Patent: William Bliss

US 294188

SPECIFICATION forming part of Letters Patent No. 294,188, dated February 26, 1884.
Application filed December 17, 1883. (No model.)

To all whom it may concern:

Be it known that I, William. H. Bliss, of the city of Norwich, county of New London, and State of Connecticut, have invented a certain new and useful Improvement in Revolving Fire-Arms, which improvement is fully set forth and described in the following specification, reference being had to the accompanying drawings, in which—

Figure 1 is a side view of an arm containing my improvement, a portion of the cylinder being cut away to illustrate more clearly my new invention. Fig. 2 is a longitudinal sectional view through the center of said cylinder.

My improvement relates particularly to the rear end of the revolving cylinder of an arm, my immediate object being to so construct said cylinder that only that portion of the head of the shell which is to be struck and indented by the hammer-nose in the act of firing rests against the cylinder, thus forming a solid anvil against which that portion of the head of the shell rests, and requiring a much lighter mainspring than is ordinarily used.

In self-cocking arms it is especially desirable that the mainspring should be as light as possible, as the entire strain of said spring must be overcome by pressure on the trigger, and as the tendency to deflection in the arm increases in proportion to the increased strength of mainspring it becomes, in consequence, almost an impossibility to preserve a correct aim in the act of firing.

Briefly stated, my improvement consists in “concaving the rear end of the cylinder,” as shown in Fig. 2. (See a.) Said rear end, as heretofore constructed, (or rather as it has been the intention of manufacturers to make it,) has been at right angles with the axial or base pin on which it rotates, the purpose being to give the flange of the shell an equal bearing against the cylinder at all points in its circumference. It has been the general custom to “square up” the ends of said cylinder with a side tool of the usual form; but as said tool is fed outward and the chip grows lighter there is an inclination on the part of said tool to “draw in” slightly, leaving the end of the cylinder somewhat convex instead of square across. In such a cylinder the cartridge-heads would find a bearing only on the side nearest the center of the cylinder. Even if the end of said cylinder is formed perfectly Square with the axial pin, a little dirt or grit, or even the tallow with which the cartridges are covered, often finds its way under the cartridge-head and forms a cushion against which the head is driven when struck by the hammer-nose. Such a condition and construction of cylinder calls for a mainspring of greater strength than would be required if the cartridge-head could invariably find a solid anvil against which to rest as it is struck in in the act of firing. By making the rear end of the cylinder concave or cup-shaped, the flange of the shell finds a bearing only on the outer edge of the cylinder at the precise point opposite where its periphery is to be indented by the hammer-nose. In such a form of cylinder the collecting of dirt or grit can do no harm, and as the cartridge must at all times rest against a Solid anvil, a quick-acting light mainspring Will produce a better result than a thick stiff mainspring with the form of cylinder now in common use.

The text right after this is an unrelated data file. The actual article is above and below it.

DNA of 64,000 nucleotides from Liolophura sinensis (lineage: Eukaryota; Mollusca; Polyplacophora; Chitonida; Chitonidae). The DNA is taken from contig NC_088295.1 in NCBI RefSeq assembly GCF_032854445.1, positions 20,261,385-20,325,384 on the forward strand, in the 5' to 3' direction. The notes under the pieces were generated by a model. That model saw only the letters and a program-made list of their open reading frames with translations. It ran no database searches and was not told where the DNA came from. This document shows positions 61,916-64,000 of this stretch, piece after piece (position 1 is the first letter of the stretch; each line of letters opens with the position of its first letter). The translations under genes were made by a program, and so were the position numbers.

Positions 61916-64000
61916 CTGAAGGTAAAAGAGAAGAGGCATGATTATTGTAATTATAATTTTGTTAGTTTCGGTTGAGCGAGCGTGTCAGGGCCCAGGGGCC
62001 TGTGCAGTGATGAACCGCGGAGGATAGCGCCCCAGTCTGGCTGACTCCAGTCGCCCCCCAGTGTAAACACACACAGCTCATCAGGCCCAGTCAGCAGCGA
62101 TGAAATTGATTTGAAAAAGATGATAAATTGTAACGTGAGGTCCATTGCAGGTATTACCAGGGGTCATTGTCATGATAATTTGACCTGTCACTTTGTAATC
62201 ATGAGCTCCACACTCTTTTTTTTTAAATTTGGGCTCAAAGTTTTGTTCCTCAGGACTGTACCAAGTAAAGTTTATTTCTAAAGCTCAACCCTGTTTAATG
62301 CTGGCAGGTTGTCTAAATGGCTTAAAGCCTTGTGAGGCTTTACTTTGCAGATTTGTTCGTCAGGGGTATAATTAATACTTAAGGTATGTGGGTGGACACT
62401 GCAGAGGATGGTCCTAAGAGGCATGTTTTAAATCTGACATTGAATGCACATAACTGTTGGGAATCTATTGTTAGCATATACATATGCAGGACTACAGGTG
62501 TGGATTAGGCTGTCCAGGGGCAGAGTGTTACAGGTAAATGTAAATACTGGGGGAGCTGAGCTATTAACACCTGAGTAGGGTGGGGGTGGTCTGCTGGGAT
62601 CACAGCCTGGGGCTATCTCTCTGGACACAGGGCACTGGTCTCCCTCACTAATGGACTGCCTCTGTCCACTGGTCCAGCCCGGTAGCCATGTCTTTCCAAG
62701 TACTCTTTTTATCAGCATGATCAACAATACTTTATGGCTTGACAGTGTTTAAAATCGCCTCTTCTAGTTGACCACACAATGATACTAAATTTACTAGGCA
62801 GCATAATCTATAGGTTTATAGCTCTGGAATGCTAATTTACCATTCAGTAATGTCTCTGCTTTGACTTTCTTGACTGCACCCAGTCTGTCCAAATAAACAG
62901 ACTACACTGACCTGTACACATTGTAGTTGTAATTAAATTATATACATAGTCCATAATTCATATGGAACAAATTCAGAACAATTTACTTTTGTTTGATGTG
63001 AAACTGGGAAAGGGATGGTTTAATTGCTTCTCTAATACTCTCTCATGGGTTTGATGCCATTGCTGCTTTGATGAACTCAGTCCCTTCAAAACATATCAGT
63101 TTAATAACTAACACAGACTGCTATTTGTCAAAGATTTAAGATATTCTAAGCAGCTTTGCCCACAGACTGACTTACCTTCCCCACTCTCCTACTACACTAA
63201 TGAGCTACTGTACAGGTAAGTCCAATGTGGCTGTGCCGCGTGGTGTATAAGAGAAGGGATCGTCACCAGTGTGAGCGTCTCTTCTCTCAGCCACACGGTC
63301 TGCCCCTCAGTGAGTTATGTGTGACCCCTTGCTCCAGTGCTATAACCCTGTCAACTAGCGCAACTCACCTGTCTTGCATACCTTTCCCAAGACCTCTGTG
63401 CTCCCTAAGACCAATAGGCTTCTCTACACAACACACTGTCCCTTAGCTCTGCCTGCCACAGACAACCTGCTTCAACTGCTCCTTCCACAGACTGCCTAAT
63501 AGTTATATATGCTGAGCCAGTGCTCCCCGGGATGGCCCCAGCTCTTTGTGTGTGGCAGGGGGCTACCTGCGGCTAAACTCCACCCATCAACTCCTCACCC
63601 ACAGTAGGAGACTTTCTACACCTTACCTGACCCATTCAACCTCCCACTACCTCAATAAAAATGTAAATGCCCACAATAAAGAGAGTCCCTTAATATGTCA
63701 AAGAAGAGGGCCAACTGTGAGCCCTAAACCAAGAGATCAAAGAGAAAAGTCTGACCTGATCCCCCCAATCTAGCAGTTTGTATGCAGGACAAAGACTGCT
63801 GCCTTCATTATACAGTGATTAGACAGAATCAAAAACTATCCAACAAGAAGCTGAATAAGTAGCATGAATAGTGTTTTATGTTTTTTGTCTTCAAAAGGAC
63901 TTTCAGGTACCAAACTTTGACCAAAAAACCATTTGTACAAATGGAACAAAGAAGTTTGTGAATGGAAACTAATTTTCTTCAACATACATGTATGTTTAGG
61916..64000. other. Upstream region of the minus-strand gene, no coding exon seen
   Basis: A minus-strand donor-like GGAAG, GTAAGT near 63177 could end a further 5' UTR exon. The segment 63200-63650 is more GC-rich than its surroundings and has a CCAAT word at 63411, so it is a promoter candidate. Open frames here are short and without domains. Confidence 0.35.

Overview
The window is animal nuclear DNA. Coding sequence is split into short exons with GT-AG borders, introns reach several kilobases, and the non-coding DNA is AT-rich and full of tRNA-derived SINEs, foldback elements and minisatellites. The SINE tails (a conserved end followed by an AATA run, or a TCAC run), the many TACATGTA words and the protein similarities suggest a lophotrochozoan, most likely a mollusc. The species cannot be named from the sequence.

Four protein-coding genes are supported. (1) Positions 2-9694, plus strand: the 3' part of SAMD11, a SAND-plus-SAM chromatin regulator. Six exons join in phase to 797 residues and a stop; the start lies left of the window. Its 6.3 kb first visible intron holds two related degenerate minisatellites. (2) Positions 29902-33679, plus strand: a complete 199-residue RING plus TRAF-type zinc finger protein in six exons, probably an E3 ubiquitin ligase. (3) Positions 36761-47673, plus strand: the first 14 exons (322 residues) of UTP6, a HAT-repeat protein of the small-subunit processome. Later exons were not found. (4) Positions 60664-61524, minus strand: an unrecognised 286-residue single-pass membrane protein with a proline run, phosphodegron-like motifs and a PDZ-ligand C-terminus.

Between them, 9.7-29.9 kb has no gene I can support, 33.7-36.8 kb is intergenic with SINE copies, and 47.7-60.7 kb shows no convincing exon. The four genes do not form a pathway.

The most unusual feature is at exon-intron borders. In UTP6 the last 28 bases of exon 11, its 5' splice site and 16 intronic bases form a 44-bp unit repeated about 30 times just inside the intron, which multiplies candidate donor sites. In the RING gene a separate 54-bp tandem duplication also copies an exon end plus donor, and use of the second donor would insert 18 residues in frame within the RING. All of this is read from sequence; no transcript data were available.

Having thus described my invention, I claim as new and Wish to secure by Letters Patent—

In a revolving fire-arm, a cylinder whose rear end is so concaved or cupped that the flanges of the cartridge-shells find a bearing only on the outer edge of said cylinder, forming an anvil immediately opposite that part of the cartridge-head which is to be struck and indented by the falling hammer, as described.


Frank H. Allen,
A. Walt. Pearson.